An exhaust-air dryer is the oldest type of dryer and, unlike condensation dryers, works without a tank for the condensed water. Instead, the warm air produced by the appliance and the exhaust air must be discharged outside via a hose. This is impractical because users can then only place the units near an outside door or window or an exhaust air system. An exhaust air pipe longer than three metres is not recommended, as otherwise there may be problems with discharging the warm, humid air.
Special installation instructions from the manufacturer must also be observed to prevent condensation from accumulating in the pipe. If there is a fireplace such as a furnace, boiler or gas boiler in the operating room of the exhaust air dryer or in adjacent rooms, the low negative pressure caused by the exhaust air dryer can ensure that the fireplaces do not draw properly. In this case, there is a risk of poisoning from exhaust fumes. For this reason, a supply of fresh air must be ensured for these appliances, for example by an open window in the operating room. If this advice is followed, however, there is no need to worry about problems. However, the comparatively high energy costs mean that condensation and heat-pump dryers are becoming increasingly popular.
- Inexpensive to buy
- Short programme runtimes
- Exhaust air opening such as window or door required
- If there is a direct wall opening for the hose, a window must also be opened to avoid negative pressure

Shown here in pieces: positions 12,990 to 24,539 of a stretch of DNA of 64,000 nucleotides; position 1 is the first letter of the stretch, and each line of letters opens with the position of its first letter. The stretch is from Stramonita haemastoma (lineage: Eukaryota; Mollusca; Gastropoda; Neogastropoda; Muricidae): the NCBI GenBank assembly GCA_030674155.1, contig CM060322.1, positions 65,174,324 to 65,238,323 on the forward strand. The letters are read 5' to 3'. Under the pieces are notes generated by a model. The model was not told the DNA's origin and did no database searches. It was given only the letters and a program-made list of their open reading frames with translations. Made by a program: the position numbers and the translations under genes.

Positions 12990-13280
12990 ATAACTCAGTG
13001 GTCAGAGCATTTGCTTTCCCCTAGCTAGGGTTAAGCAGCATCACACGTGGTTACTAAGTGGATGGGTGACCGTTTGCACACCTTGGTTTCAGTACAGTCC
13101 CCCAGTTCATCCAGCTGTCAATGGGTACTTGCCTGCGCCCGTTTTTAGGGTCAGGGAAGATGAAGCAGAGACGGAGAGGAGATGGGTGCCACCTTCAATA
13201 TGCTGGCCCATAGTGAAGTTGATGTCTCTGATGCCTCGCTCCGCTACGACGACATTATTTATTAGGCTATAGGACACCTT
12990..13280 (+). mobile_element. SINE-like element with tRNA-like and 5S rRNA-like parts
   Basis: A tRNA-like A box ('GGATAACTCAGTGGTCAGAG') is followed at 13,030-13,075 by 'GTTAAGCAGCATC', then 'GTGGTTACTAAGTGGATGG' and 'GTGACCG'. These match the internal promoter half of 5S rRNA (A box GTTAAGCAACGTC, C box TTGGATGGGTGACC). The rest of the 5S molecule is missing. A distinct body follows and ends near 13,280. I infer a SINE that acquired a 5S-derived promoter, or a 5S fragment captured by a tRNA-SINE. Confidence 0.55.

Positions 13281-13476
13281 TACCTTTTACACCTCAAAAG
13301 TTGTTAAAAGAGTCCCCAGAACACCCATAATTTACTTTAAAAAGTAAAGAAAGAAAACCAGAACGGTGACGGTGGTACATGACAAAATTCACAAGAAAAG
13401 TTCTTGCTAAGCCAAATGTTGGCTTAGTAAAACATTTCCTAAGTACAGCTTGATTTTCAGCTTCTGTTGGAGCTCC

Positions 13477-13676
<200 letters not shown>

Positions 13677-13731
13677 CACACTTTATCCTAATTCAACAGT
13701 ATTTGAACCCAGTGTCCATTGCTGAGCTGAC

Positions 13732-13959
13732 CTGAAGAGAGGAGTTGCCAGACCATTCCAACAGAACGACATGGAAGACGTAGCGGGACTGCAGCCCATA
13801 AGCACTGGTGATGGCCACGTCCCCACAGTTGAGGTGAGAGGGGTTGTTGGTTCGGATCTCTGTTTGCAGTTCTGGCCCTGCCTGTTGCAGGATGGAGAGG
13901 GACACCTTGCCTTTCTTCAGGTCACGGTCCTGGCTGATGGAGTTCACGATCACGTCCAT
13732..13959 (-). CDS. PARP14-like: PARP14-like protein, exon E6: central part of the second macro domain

- High electricity costs
Washer-dryer: Save one appliance by combining the washing and drying processes
A washer-dryer is a household appliance that combines the functions of a washing machine and a tumble dryer. Until 2010, all appliances worked on the principle of a condensation dryer. However, since the laundry needs more space in the drum for drying than for washing, users either have to remove part of the clothes after washing and later start the appliance for a second drying, or they already fill the appliance with a lower load during washing. Since the vast majority of appliances require fresh water to condense the moist warm air during the drying process and tend to dry less laundry in one operation, operating costs are comparatively high. For some years now, however, appliances have been on the market that do not require fresh water: They work on the principle of the heat pump dryer. In general, washer-dryers are therefore particularly suitable for households where there is not enough space for two separate appliances. In addition, the household size should not exceed one or two people, otherwise operation quickly becomes uneconomical.
- Only one appliance is needed
- Drying process starts directly after washing
- Longer application time
- Especially older appliances cause high energy costs